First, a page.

Wednesday 27 August 2008



Ah yes, the great Aussie salute....the graceful swish of the hand across the face, to deter those pesky bush flies!

From our 2003 adventure, across northern Australia, three beautiful places loom large in the pantheon of bush fly-plagued camp-sites - Limestone Gorge (in Litchfield NP, Northern Territory), Bell Gorge ( along the Gibb River Rd, Western Aust) & Walcott Inlet ( also WA).

In the photo above is Ian ( yes, one of the 3 great cooks from last week) baking at the Limestone Gorge camp....if the flies have settled on your back, DO NOT disturb them. If they're on your back, then they're not buzzing round your eyes, nose & mouth!!

The must-have accessory is your fly-net, which automatically goes on at sunrise ,when the flies arrive, and doesn't come off till sunset, when they all miraculously disappear.

For other equally-rivetting F posts, buzz on over to Mrs Nesbitt's ABC Wednesday blog & click on the links.

Monday 25 August 2008


It's been a bit remiss of me not displaying the ATCs I've received in the StampHappy 1-4-1 swap that is currently running. Time to put things to rights. Hope you enjoy looking at the art made by others in the StampHappy group. These Artist Trading Cards are all 6.4cm X 8.9cm.

Opening the show, above, is an ATC by Carolyn Weiss. Those below are by Dorothy Leach & Danielle D'Onofrio.

The next three are by Roz Veevers, Barb Dare & Lynn Gosney.

Below are ATCs by Melanie Smith, Julie Price & Kaeren Sutherland.

The next three are by Janet Hamblin, Vikki Whittington & Linda Aldred, who's organised the on-going swap.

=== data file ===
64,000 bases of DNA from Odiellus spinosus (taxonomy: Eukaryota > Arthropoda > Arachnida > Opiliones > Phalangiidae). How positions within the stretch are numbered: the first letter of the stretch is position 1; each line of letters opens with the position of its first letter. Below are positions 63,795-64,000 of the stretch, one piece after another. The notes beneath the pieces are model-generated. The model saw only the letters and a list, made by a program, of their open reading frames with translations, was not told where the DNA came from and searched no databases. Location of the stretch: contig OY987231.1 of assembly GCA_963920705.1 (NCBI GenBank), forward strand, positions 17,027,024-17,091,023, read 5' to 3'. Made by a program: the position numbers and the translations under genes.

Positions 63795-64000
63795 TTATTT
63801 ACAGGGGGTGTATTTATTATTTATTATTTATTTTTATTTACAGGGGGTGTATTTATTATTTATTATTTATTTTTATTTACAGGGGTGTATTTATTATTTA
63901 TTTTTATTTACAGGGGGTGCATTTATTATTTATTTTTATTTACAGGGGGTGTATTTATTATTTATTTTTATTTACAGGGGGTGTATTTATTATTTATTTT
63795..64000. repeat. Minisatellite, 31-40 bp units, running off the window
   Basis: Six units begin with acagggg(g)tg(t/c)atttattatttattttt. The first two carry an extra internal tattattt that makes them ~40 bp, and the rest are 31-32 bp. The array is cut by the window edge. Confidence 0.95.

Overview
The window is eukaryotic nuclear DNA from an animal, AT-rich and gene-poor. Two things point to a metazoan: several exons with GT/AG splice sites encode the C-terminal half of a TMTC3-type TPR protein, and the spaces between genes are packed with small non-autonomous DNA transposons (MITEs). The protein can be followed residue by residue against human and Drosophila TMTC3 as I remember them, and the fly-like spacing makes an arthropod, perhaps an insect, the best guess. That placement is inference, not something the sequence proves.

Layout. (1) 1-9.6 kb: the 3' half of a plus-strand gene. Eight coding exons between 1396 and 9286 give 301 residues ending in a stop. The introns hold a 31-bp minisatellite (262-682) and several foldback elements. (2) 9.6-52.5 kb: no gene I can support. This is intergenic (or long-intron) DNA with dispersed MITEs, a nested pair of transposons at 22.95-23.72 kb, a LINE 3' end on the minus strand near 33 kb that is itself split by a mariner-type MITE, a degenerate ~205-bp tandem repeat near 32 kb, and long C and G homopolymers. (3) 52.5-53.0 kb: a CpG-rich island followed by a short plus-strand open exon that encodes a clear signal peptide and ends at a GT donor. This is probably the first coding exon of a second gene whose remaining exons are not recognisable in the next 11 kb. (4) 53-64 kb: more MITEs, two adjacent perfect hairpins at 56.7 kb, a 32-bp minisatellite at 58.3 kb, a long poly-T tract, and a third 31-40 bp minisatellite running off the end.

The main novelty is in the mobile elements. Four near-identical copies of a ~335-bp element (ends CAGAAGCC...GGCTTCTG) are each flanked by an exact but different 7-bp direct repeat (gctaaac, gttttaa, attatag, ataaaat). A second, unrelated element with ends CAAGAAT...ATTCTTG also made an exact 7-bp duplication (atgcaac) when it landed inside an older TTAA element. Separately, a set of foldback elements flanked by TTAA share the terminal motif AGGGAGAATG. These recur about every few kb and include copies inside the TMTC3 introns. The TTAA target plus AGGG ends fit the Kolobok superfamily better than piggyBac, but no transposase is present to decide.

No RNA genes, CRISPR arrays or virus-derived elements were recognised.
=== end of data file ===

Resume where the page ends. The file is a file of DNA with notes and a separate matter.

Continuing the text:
The final three are by Dorothy Leach, Diane Whatford & Dorothy again.

Thank you everyone for playing with me, & looking forward to more swaps.

Saturday 23 August 2008


It's been ages since I've put up any of the jewellery I've been making, so thought it was about time.

The charm bracelet above I actually made for myself. It uses little mille fiore beads & Swarovski crystals which have been attached by wire-wrapping. I love's really colourful & musical as the charms ting into each other.

Bracelets seem to have been on my list recently. Above are some made from Swarovski crystals & either Japanese or Czech seed beads. The sea-green bracelet below is made from resin beads & the other one from semi-precious stones....hmm,maybe carnelian?

Lastly, two necklaces .The first one uses pearl shell, agate, Czech glass & brass. The second one is made from clear quartz chips & nuggets.

Wednesday 20 August 2008


E IS FOR ..........EATING and drinking

A huge part of our 2003 adventure across northern & north western Australia was eating & drinking. Heather, Rob & Ian are all incredible cooks & my then 15 y/o nephew Tim a very willing apprentice. My aid, & Peter' attendant.